This article will explore both sides of the important topic of success and failure in the context of safety program management. The model is an eight-step approach adapted from transforming an organization as presented in two management books by Harvard Professor John Kotter. In both texts he indicates that several organizations have used the model as a step change for success. Safety management and business management have many things in common, this article will discuss these in the form of a roadmap for safety, health and environmental improvement.
The numbers of injuries, illnesses and incidents have been the historic bellweather for the success or failure in safety and health programs. These safety metrics are typically reported in the form of frequency and severity rates. For many years safety programs have used these numbers for goals of the program outcome. If a frequency rate is above or below an industry index the program has failed or needs improvement or is a success. The definition of fail is- to not succeed, be unable to do or become what is wanted, expected or attempted; come out badly. Failure is defined as the fact of failing or lack of success.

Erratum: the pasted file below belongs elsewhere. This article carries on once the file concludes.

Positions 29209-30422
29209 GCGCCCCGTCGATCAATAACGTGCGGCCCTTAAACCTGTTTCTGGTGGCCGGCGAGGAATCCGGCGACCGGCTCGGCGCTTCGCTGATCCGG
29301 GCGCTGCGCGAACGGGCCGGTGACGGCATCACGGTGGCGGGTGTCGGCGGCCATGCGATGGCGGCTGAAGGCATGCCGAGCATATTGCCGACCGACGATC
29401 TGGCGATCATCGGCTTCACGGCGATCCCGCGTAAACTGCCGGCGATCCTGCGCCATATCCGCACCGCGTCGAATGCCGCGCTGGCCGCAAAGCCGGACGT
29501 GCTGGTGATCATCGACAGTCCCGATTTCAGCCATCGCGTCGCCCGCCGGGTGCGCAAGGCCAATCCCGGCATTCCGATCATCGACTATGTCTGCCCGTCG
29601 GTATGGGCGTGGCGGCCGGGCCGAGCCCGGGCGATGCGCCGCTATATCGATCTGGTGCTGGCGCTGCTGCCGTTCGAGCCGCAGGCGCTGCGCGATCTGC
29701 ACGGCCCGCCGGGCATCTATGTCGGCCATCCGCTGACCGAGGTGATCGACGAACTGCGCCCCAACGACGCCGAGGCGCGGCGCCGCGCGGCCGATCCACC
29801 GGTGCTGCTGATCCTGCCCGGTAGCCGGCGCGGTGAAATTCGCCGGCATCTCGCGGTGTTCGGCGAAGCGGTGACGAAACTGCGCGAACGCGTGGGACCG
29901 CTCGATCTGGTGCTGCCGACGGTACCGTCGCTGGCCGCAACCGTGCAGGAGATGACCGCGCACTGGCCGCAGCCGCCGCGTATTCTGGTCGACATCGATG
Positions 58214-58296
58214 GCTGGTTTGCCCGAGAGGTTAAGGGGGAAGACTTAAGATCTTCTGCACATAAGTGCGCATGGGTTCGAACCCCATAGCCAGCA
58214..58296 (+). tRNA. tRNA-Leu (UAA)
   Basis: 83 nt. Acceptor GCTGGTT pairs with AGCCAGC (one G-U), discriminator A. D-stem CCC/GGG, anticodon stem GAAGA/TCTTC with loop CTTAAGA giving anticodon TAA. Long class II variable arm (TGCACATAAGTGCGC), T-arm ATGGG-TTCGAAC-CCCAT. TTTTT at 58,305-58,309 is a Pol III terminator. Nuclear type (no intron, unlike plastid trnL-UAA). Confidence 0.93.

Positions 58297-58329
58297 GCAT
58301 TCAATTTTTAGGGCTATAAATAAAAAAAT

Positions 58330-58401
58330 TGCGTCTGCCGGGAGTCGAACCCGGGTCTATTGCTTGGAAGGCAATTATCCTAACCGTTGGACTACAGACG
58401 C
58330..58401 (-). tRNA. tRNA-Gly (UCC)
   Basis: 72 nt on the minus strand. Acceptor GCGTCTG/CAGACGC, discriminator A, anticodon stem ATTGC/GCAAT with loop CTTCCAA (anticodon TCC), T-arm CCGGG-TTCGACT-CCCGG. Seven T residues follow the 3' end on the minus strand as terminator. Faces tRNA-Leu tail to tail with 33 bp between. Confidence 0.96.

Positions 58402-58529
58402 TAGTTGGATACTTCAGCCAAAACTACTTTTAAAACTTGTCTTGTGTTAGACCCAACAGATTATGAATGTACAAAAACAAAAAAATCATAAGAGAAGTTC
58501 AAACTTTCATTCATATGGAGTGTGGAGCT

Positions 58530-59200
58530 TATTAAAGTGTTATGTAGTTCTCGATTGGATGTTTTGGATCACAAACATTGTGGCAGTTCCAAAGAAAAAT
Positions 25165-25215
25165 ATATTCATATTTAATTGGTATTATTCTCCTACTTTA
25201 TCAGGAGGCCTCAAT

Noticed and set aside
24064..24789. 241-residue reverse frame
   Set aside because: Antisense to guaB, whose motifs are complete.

It goes without saying that safety program manager wants to succeed. Success as noted above is based on a steady decrease in the numbers. In some cases the workers compensation experience modifier is also used as a standard for program success. There is a major downside to this approach. A single significant circumstance or event can impact this number in a negative manner for three years. A safety manager of a large social service agency has a decrease of the experience modifier as her as her performance indicator. A decrease in this metric is important but it is easily impacted in a negative fashion as a result of a single failure.
In his commentary on the Chernobyl Disaster, Dietrich Dorner stated, "failure is when someone did not perform a task that he (she) should have performed. Note that the word "safely" or "in a safe manner" is implied in this statement. Although the task that Dorner described had a significant or serious consequence. Any task that is not performed in a safe manner can have a serious consequence. Henry Petroski in his review of engineering disasters describes failure in a slightly different way. He says 'failure appears to be inevitable in the wake of prolonged success, which encourages lower margins of safety." He also goes on to state " failure in turn leads to greater safety margins and hence, new periods of success".